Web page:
To add variety and speed up our mornings a little bit, I decided to try my hand at breakfast cookies. Of course “healthy” is relative. These aren’t as healthy as a lot of breakfast choices, but since my kids love to eat pancakes and eggs drowning in maple flavored corn syrup, or french toast with icing sugar and chocolate sauce, when put on the scale of fun breakfasts, they are pretty healthy.

These breakfast cookies are no joke. They have the joy of a cookie while still giving you a bit of that “stick to your ribs” feeling that a bowl of oatmeal would leave you with. They are kind of like a really dense muffin, or a soft, not so sticky granola bar. They aren’t too sweet but the dates add that little bit of chewiness and well, the chocolate chips…

Incidentally, on Friday I made this recipe: http://www.amittenfullofsavings.com/easy-breakfast-recipe-omelet-breakfast-bites/

Buster took one bite and shouted “First breakfast cookies and now breakfast cupcakes?! I love my life!”

Ginny’s Breakfast Cookies

  • 1/2 Cup Milk
  • 3 Tbsp Chia seeds
  • 1 large ripe banana mashed
  • 1/2 cup apple sauce
  • 1 egg
  • 1/2 cup nut butter **I used natural peanut butter. If you chose peanut butter with added sugar, you might want to decrease the sugar in the recipe
  • 3 Tbsp sugar
  • 2 cups oatmeal
  • 3/4 cup unsweetened shredded coconut
  • **1/2 tsp salt if using unsalted nut butter
  • 1 cup pitted dates chopped fine **For a little more tartness try 1/2 cup dates and 1/2 cup craisins.
  • 1/2 cup chocolate chips

Preheat your oven to 350 degrees.

In a large mixing bowl, combine the milk and chia. Stir and let sit for 5 minutes so the chia can soften and gel.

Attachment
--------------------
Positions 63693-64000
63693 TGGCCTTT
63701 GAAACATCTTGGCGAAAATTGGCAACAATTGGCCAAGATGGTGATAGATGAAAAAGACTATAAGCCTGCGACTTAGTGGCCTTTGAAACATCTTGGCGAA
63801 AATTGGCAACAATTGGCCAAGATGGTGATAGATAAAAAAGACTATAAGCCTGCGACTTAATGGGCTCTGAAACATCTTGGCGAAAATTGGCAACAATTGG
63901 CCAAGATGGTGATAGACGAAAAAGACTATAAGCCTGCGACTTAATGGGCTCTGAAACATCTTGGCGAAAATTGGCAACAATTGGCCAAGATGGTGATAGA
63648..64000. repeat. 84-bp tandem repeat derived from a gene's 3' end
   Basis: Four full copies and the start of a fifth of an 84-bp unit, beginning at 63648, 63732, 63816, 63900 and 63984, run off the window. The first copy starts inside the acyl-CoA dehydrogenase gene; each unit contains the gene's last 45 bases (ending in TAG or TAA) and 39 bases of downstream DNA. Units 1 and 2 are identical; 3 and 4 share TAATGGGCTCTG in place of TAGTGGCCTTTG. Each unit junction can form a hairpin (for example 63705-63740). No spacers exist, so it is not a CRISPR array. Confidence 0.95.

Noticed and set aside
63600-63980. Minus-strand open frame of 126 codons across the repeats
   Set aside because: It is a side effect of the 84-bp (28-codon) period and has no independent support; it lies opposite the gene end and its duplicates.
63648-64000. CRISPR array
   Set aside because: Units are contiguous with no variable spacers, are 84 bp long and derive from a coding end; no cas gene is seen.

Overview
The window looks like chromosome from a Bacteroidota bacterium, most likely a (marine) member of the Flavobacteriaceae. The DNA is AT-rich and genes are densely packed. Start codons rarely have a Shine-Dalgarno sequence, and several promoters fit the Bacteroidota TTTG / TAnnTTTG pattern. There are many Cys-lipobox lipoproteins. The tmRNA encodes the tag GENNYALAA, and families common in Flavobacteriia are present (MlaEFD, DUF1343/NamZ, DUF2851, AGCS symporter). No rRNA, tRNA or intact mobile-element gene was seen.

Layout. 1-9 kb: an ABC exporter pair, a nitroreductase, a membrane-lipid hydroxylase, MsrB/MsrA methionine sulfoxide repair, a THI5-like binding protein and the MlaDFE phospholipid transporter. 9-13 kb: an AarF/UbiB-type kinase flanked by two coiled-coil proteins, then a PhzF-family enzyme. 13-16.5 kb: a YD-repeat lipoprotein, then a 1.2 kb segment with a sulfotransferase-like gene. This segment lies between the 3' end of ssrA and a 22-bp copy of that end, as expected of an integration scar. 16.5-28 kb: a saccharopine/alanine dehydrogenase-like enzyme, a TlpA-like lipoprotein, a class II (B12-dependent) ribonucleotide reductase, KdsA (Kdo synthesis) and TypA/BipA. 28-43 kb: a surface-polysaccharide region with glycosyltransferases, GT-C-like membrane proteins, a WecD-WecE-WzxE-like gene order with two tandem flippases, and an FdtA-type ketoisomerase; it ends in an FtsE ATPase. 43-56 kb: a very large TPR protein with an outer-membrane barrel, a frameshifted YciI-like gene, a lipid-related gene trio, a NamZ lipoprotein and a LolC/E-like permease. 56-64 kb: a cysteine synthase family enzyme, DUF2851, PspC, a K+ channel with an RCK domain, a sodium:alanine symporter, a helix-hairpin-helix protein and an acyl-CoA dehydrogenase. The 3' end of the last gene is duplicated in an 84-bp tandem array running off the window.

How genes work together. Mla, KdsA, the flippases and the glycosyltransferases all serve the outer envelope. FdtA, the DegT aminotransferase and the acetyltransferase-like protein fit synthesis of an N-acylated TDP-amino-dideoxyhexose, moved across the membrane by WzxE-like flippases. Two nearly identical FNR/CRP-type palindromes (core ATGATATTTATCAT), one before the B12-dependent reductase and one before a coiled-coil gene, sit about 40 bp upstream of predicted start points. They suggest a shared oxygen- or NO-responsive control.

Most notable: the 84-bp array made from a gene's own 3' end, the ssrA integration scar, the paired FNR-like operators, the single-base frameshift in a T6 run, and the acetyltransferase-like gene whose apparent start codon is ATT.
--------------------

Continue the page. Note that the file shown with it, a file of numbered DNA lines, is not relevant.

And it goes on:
Stir in the mashed banana, apple sauce, egg, peanut butter and sugar. Mix until smooth.

Add the oatmeal, coconut, chopped dates and chocolate chips. Stir to combine. The consistency will be like a thick batter.

Drop about 2 tbsp each onto a cookie sheet covered with parchment paper or greased. With a spoon flatten and shape into cookie rounds. Bake for 20 minutes.

—Makes about 18 cookies



“Do small things with great love”– Mother Theresa

Gone are the days of hopping out of bed at 8:20 and having my kids to school on time. Even if they are already dressed and have had breakfast and all I’m required to do is pack a snack and remind them to brush hair, I just can’t do it. The Me, Myself and I of last year has become Squidge, Squdge and Ginny and we are a lot slower.

Friday morning Buster had running club and was already at school when my alarm went off at 8:15. I could hear Lady eating breakfast and Squdge singing his morning siren song. I eased out of bed, shuffled out to give the Lady a quick good morning. The next 15 minutes sounded like this: “Did you brush your hair? What? You didn’t do your home reading? Get me a diaper please so I can change this guy while you read. Hurry! No, we don’t have time for you to help. Just get the diaper. Okay, I’m starting the reading timer. You don’t need to watch me do this, just read. That word is ‘said’. Okay, socks. No! Why are you touching the baby? I asked you to get socks on. Hurry. I know he’s cute, but you’re going to be late. Please brush your hair. Don’t play with the baby until you’re all ready. Coat lady. COAT! Focus! I’ll just change Squidges diaper while you put on your coat. Zip it up. Brush your hair now! Why are you in here without boots on yet? Your bell already rang! Hurry…”